The Night Café are quickly gathering popularity and pace with their upbeat indie and big ambitions. Clubs Editor Milly Whyman spoke to Sean from the band about inspiration, resolutions, and massive plans for 2018.
It’s a story that many wannabe musicians aspire to. The Night Café boys met in school in Liverpool, and ever since they were thirteen have wanted to be in a band. This is exactly what they are doing now, and exactly what they are doing well. The band have had, in Sean’s words, “a mad year.” Going from touring to writing and touring to writing again, the boys have been working hard to get their EP out in January or February, and have been making progress with a “massive” album coming out this year also. In terms of touring, Sean says the bands “bucket list venue” is Alexandra Palace with the Wombats in March, it’s an impressive venue that the band are buzzing to play. They are set to play two nights there also, which makes the booking even more exciting. But, then again, their tour, for the band is a ‘bucket list’ moment in itself. Sean says that they have seen an organic growth of people going to gigs, and starting to sell out venues and see crowds grow is even more motivation to keep working hard. After selling out Church in Leeds, they can’t wait to get down and play the venue. Sean has heard good things about Church, and is itching to get there. The band love a night out in Leeds, and have spent some time in the city before, so are eager to get back again.
“[We’re making] anything, RnB, we don’t want to stop at a genre.”
Far from Jazz, The Night Café, have previously supported Sundara Karma on tour, and are set to support The Wombats this year. Keeping those links in mind, the bands biggest inspiration came as a bit of a surprise. The bands collective favourite is Brockhampton: “have you heard of them? They’re really cool.” But, their love of Brockhampton, a 15 strong boy-band that Sean likened to Odd Future in their heyday, isn’t entirely random. It’s the idea of a creative collective band that appeals to the boys. Some of Brockhampton are graphic designers, some vocals, some mixing, but together they take the form of the self acclaimed “worlds greatest boyband.” This seems to be an aim for The Night Café, to expand into a band on the road to world domination. It’s this motivation that seems to be pushing the boys to keep working hard and enjoying every moment.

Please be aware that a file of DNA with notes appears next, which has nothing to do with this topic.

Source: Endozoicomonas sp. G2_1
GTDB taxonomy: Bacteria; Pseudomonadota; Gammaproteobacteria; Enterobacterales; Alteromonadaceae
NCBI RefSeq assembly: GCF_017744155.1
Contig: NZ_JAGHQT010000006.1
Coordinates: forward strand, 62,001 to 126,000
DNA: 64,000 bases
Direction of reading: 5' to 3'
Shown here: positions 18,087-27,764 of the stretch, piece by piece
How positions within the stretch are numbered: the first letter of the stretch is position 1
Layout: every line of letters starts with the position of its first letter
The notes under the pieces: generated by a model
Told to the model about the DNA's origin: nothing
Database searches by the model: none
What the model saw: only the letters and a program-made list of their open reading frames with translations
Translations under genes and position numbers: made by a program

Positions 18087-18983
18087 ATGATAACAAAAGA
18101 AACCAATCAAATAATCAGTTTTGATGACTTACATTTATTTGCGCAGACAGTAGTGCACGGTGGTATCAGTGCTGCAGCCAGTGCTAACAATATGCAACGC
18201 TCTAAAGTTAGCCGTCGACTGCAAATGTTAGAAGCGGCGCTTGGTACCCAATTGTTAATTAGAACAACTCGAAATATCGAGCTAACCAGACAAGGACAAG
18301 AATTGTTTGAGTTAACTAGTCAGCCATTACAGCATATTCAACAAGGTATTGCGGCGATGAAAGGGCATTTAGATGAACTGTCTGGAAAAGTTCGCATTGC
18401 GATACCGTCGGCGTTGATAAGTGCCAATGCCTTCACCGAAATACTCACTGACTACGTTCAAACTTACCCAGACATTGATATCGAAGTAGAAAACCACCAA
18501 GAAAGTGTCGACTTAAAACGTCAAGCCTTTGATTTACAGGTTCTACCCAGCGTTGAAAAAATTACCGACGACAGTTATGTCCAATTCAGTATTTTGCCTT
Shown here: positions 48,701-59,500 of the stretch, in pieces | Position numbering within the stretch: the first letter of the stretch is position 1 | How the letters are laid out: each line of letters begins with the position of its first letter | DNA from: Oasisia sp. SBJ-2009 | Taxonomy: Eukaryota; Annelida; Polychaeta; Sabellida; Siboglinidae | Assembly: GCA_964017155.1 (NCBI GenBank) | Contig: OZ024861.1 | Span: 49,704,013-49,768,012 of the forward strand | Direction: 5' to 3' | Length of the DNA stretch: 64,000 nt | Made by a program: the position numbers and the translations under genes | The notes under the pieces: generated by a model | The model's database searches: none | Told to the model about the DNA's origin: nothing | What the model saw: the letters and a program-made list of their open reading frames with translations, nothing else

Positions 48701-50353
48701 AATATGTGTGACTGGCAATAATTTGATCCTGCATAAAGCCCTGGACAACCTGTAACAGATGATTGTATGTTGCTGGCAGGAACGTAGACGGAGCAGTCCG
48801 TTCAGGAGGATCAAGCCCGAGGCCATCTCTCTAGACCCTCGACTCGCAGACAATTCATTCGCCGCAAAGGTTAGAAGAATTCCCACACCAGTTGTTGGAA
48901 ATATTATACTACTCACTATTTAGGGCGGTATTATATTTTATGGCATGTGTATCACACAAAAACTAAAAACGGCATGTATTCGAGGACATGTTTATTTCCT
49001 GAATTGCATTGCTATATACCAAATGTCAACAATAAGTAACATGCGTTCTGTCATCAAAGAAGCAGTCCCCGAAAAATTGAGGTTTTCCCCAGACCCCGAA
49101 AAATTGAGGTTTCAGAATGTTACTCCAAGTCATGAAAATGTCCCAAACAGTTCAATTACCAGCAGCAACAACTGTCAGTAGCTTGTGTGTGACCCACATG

The Night Café, in reviews and interviews, have been previously described as Indie Rock. Sean is keen to drop this label. Admittedly, the music they have out at the moment does fit into this ‘Indie Rock’ sound, but Sean tells me that the music they are creating behind the scenes is strikingly different. “[We’re making] anything, RnB, we don’t want to stop at a genre.” Similarly, to that of Brockhampton who dip from rap, to soulful RnB, to acoustic guitar seamlessly, it seems that The Night Café have no plans to be put in a box. In Sean’s words, “if it sounds good, it sounds good.” The band want to structure their albums “properly,” but seem excited about having a mix of genres across albums. This creativity and genuine excitement about trying out new music, and new styles, is a testament to the love the boys seem to have of what they do.
When asked about New Years goals and resolutions for The Night Café, Sean emphasises that plans are looking big. In short, the band want to make the New Year as successful as it can possibly get. “This year has had ups and downs, but our goal for 2018 is to do it properly.” They want to “switch it on” and make their next step towards becoming what they want to be: “as a whole, the resolution is to smash it.’ This seems like a good resolution to jump onto. But Sean also emphasises the need to enjoy the moment and have fun with what they are doing also, as well as being ambitious. The band want to “touch into the fact that they are living the dream already, and haven’t even got to the point they want to.”
But, what is the point they want to get to? According to Sean, it’s not just to be a “pure famous band,” but they want everyone to have their music. More than fame, the aim is to be influential, to start a movement, to become a brand. “We don’t want to stop, ever,” says Sean, and I wouldn’t be surprised, with the energy the band have, that they want to keep going forever. Sean thinks that you won’t ever be fulfilled if you have a “point” you want to reach and “that’s where you will be fine […] You should always want more,” says Sean. ‘More’, it seems, is to be the “biggest band in the world.” It’s a motivational idea, to always strive for more, and never stop just because you’re comfortable.
After all that, I’m feeling inspired, and perhaps more than that, excited to see what The Night Café have in store. The Night Café come to Church 26th January; tickets are available via Dice, Jumbo, or Crash Records.